Baton Rouge General Pulls Out of Proposed Proton Cancer Treatment Center
Baton Rouge General has pulled out as a partner in an $85 million Proton Radiation Cancer Treatment Centre that will be built in the Baton Rouge Health District.
The hospital said it decided not to participate in the planning of the proton beam therapy centre after consulting with its oncology group leadership.
Hospital leaders reviewed medical literature, data from other proton centres and the “clinical applicability” of proton therapy for Baton Rouge General patients, Tenreiro says. Ultimately, he decided the treatment—which uses targeted radiation to treat cancer—has not been proven to work better than traditional treatment in most cases.
“While there is some promise in treating a limited number of childhood cancers with protons, controlled clinical trials have not demonstrated superior outcomes for the vast majority of cancers in adults” when compared to radiation therapy, said Edgardo Tenreiro, president and CEO of Baton Rouge General, in a statement.
Baton Rouge General’s decision won’t affect plans for the Louisiana ProtonCare Center, said Steve Hicks chairman and CEO of Provident Resources Group, the parent company of Provident ProtonCare, which will finance, own and operate the treatment center.
Mary Bird Perkins Cancer Center, Our Lady of the Lake Regional Medical Center, and Woman’s Hospital remain as clinical partners in the facility, and the move won’t stop Baton Rouge General oncologists from referring patients for treatment.
The new cancer centre is planned for the health district near the junction of Interstates 10 and 12, though organizers are still negotiating its exact location. Construction is set to begin by late 2018 and developers are hoping to complete it by the end of 2019.
“We respect their decision but we disagree with the basis for it—the reason,” says Provident CEO Steve Hicks. “We’ll be looking to leadership of Mary Bird Perkins and Our Lady of the Lake, and we certainly will welcome any of the radiation oncologists at Baton Rouge General.”
Hicks argues proton therapy is a respected and vital form of treatment for children. The treatment works by targeting high doses of radiation at tumours to save healthy surrounding tissues. Children are more vulnerable to traditional radiation because of its adverse effect on the rest of the body.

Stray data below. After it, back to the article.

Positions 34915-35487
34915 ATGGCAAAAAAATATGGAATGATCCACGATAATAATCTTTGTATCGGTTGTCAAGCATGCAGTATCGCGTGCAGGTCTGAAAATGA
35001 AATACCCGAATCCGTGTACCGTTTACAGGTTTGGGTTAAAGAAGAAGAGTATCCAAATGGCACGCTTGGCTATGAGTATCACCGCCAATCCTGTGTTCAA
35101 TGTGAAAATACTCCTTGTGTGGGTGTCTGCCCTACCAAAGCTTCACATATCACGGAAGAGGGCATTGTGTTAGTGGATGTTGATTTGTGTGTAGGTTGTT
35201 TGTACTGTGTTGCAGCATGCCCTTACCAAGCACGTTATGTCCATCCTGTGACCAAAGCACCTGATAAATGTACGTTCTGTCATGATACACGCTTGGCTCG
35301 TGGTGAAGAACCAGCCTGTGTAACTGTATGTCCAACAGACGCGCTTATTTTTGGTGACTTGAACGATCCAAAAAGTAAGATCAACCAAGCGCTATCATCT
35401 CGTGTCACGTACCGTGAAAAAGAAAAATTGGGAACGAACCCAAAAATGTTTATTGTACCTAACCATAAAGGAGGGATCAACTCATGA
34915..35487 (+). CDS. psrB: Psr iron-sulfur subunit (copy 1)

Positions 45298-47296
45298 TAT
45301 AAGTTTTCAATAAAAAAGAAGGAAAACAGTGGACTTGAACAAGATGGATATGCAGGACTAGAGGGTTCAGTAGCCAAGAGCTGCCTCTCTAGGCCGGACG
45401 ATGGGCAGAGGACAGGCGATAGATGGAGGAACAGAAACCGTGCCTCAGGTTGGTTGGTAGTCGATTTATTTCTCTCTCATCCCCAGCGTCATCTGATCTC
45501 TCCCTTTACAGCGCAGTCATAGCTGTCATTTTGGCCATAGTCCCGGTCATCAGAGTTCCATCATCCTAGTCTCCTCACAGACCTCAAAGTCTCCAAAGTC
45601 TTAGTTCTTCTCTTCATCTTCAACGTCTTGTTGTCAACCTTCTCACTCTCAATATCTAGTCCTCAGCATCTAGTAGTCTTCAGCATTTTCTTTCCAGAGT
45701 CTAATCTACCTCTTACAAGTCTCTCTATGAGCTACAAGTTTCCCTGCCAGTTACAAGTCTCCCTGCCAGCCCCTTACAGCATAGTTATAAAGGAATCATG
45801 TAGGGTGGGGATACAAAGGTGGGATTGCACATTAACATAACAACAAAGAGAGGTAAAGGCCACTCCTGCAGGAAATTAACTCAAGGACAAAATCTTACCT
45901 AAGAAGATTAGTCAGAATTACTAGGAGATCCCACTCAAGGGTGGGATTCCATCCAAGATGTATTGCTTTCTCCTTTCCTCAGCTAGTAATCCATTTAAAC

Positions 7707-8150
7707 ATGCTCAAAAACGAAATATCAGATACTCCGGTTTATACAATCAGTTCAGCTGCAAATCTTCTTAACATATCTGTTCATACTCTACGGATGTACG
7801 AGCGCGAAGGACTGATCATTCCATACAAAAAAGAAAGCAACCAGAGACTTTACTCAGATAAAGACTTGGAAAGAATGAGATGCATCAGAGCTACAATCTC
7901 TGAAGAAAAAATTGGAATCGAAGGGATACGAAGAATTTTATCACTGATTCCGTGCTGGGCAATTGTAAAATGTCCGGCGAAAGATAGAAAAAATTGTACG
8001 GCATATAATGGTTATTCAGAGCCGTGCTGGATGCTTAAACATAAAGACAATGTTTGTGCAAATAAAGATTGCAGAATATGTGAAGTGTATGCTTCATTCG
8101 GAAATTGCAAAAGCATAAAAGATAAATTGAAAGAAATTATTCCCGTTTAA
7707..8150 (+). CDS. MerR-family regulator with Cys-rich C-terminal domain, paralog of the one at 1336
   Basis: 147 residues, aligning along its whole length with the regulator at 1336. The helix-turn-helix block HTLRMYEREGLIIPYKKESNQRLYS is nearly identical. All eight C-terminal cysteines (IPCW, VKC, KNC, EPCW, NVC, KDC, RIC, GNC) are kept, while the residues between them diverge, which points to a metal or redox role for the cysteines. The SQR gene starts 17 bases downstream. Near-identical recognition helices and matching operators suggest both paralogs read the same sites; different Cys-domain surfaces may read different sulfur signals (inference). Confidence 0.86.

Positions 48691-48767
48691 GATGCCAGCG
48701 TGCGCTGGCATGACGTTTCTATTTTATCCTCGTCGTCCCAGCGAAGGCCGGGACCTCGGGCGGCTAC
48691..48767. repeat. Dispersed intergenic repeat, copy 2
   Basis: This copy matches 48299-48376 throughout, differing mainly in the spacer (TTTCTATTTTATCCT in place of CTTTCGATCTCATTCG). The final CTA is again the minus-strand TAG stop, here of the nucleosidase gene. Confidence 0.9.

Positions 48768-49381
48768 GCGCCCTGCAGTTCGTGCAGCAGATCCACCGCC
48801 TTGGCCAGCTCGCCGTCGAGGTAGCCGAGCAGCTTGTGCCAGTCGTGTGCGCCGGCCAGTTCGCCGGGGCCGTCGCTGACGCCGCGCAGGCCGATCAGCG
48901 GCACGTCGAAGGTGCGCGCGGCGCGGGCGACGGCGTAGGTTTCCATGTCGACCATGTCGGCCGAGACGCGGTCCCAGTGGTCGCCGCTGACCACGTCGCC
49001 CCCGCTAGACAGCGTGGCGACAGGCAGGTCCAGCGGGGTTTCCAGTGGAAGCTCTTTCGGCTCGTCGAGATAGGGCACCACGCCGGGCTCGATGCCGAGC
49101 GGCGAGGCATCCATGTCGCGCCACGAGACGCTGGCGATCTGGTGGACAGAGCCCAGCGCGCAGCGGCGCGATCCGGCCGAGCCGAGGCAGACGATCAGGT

Proton therapy centers are generally rare in the U.S.; Baton Rouge will be one of 25 cities with one. Hicks pointed to Provident’s proton center in Atlanta—under construction and is a partnership with Emory University—as an example of the treatment’s reputation in the medical community.
“We’re still serving the same base of cancer patients,” said Hicks, noting that there are 5,000 to 6,000 people diagnosed with cancer every year in South Louisiana.
The center in Georgia will provide five treatment rooms and will serve about three times as many people as the Baton Rouge center, Hicks estimates. Plans for the Baton Rouge development include two treatment rooms.
The other hospitals associated with the project, as well as Ochsner Health System, which is not participating, declined to comment.
“It was never anticipated that all partners would participate in all projects because business decisions can be very complex,” says Suzy Sonnier, director of the Baton Rouge Health District. “We do believe the tech will be innovative and will improve health outcomes.”
Don Pierson, secretary of Louisiana Economic Development, which trumpeted the proton treatment center, said he’s still optimistic about the facility. “All of the fundamentals that make this project make sense are still in place,” he said.
Baton Rouge-based Provident, a non-profit development and management company, is involved in three proton treatments centres, including one in Atlanta being done in conjunction with Emory University and one in Northern California.
Louisiana Economic Development is offering Provident a “competitive” incentive package, according to a news release announcing the project in May. Provident will get at least $1 million from a performance-based grant paid over five years starting in 2021, as well as access to the state’s Quality Jobs Program.
Because the incentives are performance-based, Pierson said, public money isn’t at risk if the proton treatment center stumbles.
The centre is the second one in the area to be announced in recent months.
Construction on the $100 million Louisiana Proton Therapy Center is slated to begin this year at the University Medical Center campus in New Orleans by Tennessee-based Provision Healthcare, and will last about two years.
The two proposed south Louisiana centers will join two dozen such facilities in operation in the U.S., the next closest ones being in Shreveport and Houston. Another dozen are either under construction or in development, according to the National Association for Proton Therapy’s website.